Ghosts of the British Museum : A True Story of Colonial Loot and Restless Objects


Author: Angell, Noah Published 11/04/2024 | Hardback
223 x 144 x 27 | 378g

ISBN: 9781800961340 Category:

‘An absorbingly creepy travelogue through the corridors, tunnels and basements of our most famous cultural repository. With Noah Angell as our guide, the British Museum becomes a haunted prison filled with imperial plunder and restless spirits clamouring for attention.’ – Malcolm Gaskill, author of The Ruin Of All Witches’Fascinating and illuminating’ – Peter Ackroyd’Brilliantly delicate, pointed, shivery… You could read it as a guide to which galleries to avoid – or to where the push for repatriation should be most urgent.’ – Erin L. Thompson, professor of art crime at the City University of New York’Achieves a near-impossible marriage between paranormal pop-culture, folklore and hauntology’ – Roger Clarke, author of A Natural History of Ghosts’A heady cocktail of history and folklore that leaves a haunting aftertaste… Spine-tingling’ – Lindsey Fitzharris, New York Times bestselling author of The FacemakerWhat if the British Museum isn’t a carefully ordered cross section of history but is in instead a palatial trophy cabinet of colonial loot – swarming with volatile and errant spirits?When artist and writer Noah Angell first heard murmurs of ghostly sightings at the British Museum he had to find out more. What started as a trickle soon became a deluge as staff old and new – from overnight security to respected curators – brought him testimonies of their supernatural encounters.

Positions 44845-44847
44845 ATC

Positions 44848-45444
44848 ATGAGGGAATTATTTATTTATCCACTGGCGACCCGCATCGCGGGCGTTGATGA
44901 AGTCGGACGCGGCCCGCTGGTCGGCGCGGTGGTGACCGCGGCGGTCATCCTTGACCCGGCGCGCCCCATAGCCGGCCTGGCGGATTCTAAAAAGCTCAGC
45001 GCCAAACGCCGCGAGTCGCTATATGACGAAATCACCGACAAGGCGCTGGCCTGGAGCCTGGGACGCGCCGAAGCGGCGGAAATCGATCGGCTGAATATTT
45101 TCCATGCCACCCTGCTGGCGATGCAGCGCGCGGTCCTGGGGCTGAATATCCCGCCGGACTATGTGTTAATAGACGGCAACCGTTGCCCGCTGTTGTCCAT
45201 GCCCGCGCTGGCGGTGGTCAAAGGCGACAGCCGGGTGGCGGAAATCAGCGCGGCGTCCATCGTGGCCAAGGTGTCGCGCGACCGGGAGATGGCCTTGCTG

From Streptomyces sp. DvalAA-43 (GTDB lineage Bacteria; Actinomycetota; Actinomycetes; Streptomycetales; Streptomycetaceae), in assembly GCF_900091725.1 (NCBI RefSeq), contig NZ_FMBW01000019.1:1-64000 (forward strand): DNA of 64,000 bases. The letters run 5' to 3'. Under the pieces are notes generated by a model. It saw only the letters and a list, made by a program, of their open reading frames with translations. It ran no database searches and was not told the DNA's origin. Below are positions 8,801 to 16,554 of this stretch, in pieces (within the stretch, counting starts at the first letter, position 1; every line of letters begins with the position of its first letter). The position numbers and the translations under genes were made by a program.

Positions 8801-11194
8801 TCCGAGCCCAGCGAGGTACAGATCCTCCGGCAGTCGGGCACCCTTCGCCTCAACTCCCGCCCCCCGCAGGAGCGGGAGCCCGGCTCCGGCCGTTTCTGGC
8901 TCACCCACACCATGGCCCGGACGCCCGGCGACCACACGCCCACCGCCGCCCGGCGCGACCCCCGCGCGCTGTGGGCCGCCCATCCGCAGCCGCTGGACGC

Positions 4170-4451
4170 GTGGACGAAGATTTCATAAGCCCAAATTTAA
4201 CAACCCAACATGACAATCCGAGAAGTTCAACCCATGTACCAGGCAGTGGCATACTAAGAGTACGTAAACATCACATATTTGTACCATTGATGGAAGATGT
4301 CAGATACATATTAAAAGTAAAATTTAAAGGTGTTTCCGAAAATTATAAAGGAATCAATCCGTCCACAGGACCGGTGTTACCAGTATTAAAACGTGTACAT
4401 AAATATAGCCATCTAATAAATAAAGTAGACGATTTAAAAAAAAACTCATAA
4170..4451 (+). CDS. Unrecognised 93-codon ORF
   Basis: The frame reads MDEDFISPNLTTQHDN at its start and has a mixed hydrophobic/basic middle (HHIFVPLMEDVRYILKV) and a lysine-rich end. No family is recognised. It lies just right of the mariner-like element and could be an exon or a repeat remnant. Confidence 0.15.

It became clear that the source of the disturbances was related to the Museum’s contents – unquiet objects, holy plunder, and restless human remains protesting their enforced stay within the colonial collection’s cabinets and deep underground vaults. According to those who have worked there, the institution is heaving with profound spectral disorder.

Ghosts of the British Museum fuses storytelling, folklore and history, digs deep into our imperial past and unmasks the world’s oldest national museum as a site of ongoing conflict, where restless objects are held against their will.

It now appears that the objects are fighting back.

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